Let me now turn to Russia’s involvement in Syria. To be clear, we are not cooperating with Russia, and we are not letting Russia impact the pace or scope of our campaign against ISIL in Iraq and Syria. While we negotiated a document on safety of flight with the Russian Ministry of Defense, we do not align ourselves more broadly with their military actions, because instead of singularly attacking ISIL they are primarily attacking the Syrian opposition, which further fuels the tragic civil war there. Their actions suggest a doubling-down on their longstanding relationship with Assad – sending advisers, artillery, and aviation to enable and support the Assad regime and Iranian forces in attacking moderates who oppose the regime and are essential to Syria’s political transition. And it appears the vast majority of their strikes – by some estimates as high as 85-90% – use dumb bombs, which obviously increases the possibility of civilian casualties.

So, as Russia acts in a coalition of two with only Iran at its side, the United States will continue to strengthen our 65-nation global coalition. Even as we’ve reached an understanding with the Russians on safety protocols for coalition pilots over Syria, we will keep prosecuting our counter-ISIL campaign unabated. We will keep supporting the moderate Syrian opposition, along with our other commitments to friends and allies in the region. And, consistent with our strong and balanced approach toward Russian aggression elsewhere in the world, including NATO and Ukraine, we will keep the door open for Russia to contribute to efforts toward a political solution, which in the final analysis is the only answer to the Syrian conflict.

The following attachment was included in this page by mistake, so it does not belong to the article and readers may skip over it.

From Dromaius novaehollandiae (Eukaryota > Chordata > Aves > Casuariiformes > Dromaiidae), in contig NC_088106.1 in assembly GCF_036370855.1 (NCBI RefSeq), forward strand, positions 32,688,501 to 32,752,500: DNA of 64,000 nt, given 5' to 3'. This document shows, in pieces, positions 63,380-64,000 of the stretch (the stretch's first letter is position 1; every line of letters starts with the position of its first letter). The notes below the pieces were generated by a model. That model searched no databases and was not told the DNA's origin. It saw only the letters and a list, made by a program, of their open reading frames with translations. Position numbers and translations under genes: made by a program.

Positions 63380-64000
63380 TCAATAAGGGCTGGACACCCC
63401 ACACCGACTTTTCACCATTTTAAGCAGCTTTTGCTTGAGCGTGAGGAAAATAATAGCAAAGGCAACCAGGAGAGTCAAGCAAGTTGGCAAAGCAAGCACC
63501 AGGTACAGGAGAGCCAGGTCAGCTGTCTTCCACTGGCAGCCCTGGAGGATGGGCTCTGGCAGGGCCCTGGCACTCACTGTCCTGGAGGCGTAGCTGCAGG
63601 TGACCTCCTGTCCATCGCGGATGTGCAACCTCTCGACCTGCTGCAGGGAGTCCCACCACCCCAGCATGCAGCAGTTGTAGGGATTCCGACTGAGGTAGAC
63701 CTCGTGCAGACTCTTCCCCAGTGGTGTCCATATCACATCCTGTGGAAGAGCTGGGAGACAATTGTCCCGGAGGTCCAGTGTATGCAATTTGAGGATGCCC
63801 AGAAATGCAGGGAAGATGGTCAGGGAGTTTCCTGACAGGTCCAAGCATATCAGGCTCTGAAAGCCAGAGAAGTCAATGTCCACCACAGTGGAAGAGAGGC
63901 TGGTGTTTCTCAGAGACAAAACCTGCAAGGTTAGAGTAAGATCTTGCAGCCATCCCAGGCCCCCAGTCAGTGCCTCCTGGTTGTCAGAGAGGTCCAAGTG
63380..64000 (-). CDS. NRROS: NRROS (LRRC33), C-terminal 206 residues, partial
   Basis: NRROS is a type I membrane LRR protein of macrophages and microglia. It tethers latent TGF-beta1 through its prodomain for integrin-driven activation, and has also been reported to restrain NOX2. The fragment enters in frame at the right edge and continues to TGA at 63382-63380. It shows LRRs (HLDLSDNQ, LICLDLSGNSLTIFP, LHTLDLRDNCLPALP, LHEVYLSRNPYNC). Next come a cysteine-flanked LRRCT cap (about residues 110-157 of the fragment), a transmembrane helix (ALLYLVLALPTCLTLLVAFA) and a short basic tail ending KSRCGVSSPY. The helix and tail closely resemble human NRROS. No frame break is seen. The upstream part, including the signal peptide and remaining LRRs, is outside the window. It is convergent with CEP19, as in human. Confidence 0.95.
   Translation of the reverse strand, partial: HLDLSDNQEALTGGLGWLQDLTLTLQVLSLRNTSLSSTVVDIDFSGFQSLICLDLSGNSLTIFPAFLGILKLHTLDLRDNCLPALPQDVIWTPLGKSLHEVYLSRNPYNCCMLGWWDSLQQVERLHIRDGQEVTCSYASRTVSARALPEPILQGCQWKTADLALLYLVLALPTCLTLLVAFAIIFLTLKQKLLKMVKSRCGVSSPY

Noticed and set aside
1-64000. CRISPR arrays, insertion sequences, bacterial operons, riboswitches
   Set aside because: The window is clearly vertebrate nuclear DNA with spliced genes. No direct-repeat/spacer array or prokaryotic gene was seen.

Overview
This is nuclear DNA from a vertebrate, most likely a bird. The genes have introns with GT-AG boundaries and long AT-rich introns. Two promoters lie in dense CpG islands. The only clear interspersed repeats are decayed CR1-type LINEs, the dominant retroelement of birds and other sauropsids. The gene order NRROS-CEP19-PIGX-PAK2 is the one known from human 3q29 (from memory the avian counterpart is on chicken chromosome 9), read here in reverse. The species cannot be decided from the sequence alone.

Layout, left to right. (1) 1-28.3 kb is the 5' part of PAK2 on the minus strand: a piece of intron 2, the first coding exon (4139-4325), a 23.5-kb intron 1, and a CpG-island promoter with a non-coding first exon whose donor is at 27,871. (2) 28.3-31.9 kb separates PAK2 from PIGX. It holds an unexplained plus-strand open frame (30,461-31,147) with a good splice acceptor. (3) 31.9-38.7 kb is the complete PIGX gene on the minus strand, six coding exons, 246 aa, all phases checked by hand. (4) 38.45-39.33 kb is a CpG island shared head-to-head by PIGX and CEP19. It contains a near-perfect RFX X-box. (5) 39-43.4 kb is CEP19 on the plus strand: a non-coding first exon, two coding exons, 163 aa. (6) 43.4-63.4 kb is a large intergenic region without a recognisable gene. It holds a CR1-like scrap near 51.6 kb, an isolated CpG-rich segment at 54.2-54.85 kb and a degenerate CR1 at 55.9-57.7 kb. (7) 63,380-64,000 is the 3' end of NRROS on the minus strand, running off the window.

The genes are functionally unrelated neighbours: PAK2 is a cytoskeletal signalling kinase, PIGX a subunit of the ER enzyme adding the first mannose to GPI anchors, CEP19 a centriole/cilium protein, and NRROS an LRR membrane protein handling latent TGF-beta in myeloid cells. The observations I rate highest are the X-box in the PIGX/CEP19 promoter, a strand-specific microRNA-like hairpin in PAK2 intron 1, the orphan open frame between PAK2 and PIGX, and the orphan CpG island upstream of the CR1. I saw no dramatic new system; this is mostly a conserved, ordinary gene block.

Nevertheless, Kerry has been pushing forward with his plan to convince Russia to be a partner in stabilizing the Middle East. He convened a meeting in Vienna last Friday between the foreign ministers of Russia, Saudi Arabia and Turkey and expressed optimism the four countries could work together on Syria.

“While we can agree to disagree on what and when might occur with respect to the resolution of the Assad problem, we clearly can agree on a process that helps to bring about a resolution of that question. And that is a very important starting place,” Kerry said.

After the meeting, Russian Foreign Minister Sergei Lavrov in his remarks to the press briefly focused on common objectives Russia shared with the U.S. But Lavrov used the opportunity mainly to launch into a broad criticism of U.S. policy in the region. He complained about the U.S. interventions in Iraq and Libya and said that Russia would never support a plan that included regime change in Damascus.